Could a new leadership mindset save Pizza Express from the fire?
Read time: 4 minutes

Could a new leadership mindset save Pizza Express from the fire?

11 Oct, 2019 Read time: 4 minutes
LiveClass
Published by
Matt Richards
Leadership and Transformation Partner
LinkedIn
Inspire Inform Ignite

With a debt mountain of over £1bn, and sensationalist stories in Bloomberg and the Telegraph predicting that Pizza Express might be ‘sliced up’ and is ‘running out of dough’, Pizza Express is clearly in deep trouble.

Here we look beyond Pizza Express’s flawed strategy of excessive discounting via sites like Groupon which ate profits; beyond the rise of market re-defining competitors like Just Eat; and the change in millennial eating habits, to ask could a change in leadership mindset be key in preserving this iconic high-street brand?

In our experience, there are two key mindset shifts which may be fundamental in preventing Pizza Express following hot on the heels of the collapse of Jamie’s Italian. Without these mindset shifts, any amount of debt restructuring or tactical change is unlikely to be successful.

1. Embrace 'Future-Back' thinking'

Recently the co-founder of Singularity Universe, Diamandis, enigmatically argued that ‘you are either disrupting yourself, or someone else is – sitting still equals death.’ In disregard of this advice, Pizza Express’s business model has been built on the marginal process and recipe improvement of a format initiated over 50 years ago. This obsession around incremental gains may be successful when a market remains broadly static (like cycling and Team Sky’s incredible success under Brailsford), but simply doesn’t cut it when you have new entrants like Just Eat who are effectively bringing a motorcycle to a bike race.

Indeed, the Pizza Express model glorifies uniformity and efficiency – qualities which are laudable in a past world with limited consumer choice, but this factory-style thinking lacks freshness and appeal in a digital world where consumers have a plethora of tempting alternatives, and where dining is often focused on the search for unique eating experiences.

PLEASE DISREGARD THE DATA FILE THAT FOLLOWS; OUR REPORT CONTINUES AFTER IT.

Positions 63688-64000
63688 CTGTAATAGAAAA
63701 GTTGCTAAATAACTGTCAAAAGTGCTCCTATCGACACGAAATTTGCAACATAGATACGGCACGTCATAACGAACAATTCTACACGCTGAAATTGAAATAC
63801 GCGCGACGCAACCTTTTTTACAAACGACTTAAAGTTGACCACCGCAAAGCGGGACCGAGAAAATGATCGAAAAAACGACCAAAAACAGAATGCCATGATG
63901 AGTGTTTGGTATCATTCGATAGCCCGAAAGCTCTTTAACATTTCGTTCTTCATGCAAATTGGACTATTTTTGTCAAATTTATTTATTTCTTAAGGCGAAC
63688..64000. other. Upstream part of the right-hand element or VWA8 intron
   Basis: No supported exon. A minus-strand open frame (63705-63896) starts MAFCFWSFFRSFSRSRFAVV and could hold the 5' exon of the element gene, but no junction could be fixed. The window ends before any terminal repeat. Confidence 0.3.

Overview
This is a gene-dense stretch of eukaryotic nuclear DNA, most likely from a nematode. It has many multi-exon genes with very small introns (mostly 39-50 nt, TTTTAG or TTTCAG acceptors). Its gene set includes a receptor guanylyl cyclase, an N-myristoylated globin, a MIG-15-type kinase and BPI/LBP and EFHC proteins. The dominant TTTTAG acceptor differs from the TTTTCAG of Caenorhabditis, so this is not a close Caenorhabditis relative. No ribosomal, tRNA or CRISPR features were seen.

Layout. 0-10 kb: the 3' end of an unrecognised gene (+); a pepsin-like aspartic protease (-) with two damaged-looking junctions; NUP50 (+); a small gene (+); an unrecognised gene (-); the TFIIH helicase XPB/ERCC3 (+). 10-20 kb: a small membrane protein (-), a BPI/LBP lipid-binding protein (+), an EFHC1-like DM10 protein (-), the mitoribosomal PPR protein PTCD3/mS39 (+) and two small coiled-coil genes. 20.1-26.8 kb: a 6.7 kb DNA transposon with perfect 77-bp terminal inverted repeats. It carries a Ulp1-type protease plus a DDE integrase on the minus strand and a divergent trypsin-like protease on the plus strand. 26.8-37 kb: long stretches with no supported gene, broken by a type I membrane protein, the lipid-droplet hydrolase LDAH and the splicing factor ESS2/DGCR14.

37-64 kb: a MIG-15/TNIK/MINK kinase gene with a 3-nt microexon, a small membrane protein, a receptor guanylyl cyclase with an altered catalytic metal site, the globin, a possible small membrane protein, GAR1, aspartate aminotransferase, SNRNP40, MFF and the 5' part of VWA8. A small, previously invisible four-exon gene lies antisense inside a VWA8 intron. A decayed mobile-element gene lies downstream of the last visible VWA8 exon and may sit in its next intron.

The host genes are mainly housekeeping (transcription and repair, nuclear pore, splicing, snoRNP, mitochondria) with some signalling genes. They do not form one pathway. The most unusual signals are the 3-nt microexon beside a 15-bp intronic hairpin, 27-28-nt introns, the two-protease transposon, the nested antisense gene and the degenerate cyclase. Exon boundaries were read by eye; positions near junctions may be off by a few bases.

As leadership expert Professor Peter Hawkins argues in his report on Tomorrow’s Leadership, organisations like Pizza Express need to step out of a thinking model based on ‘the past forward’, and must now think ‘future-back’ - focusing on the eating experience of their current and ‘not-yet’ customers, informed from the future, using approaches like Three Horizons Thinking. This may involve partnering with new entertainment brands, and even the customer themselves, to produce fresh new eating experiences. As the serial entrepreneur, Heffernan states ‘partnerships today are lumbering, slow and paranoid’ and the leaders of the future need to be ‘brilliant collaborators and impresarios’.

For Pizza Express, this is likely to mean moving away from a command and control leadership approach, which ultimately celebrates uniformity, to a much more democratised or distributed model, where innovation and inspiration can be created across the organisation level. This, for any corporate, is a terrifying proposition, but in a world where customer experience is king, continuing to roll out a uniform, straight-jacket experience could be a recipe for disaster!

2. The power of choice

This thinking is not new. In some form, it dates back to Epictetus, the stoic philosopher from 50AD, who stated ‘we are not disturbed by things that happen, but by our opinions about these things’. It was championed by the holocaust survivor, psychologist and author Victor Frankl, who focused on that crucial thinking-space we have between an event and our response. A space in which we get to choose our response. As Frankl eloquently says, ‘between stimulus and response there is a space; in that space is our power to choose our response; in our response lies our growth and our freedom’. In Frankl’s prison-camp this meant though the guards could control what happened to him, even take his life, they could not control his thoughts or emotions. As a first step, Pizza Express must choose to believe in its future, so it isn’t consigned to nostalgia and the dustbin of history, but can become a thriving adaptive brand for the 2020s and beyond.

If you wish to find out more about mindset and behavioural change in the digital world, please reach out to us. We offer courses in Transformational Leadership in the Digital Age as well as bespoke learning at the Shard in London, and around the globe, run by leadership and behavioural change experts, and in partnership with AQ Revolution.

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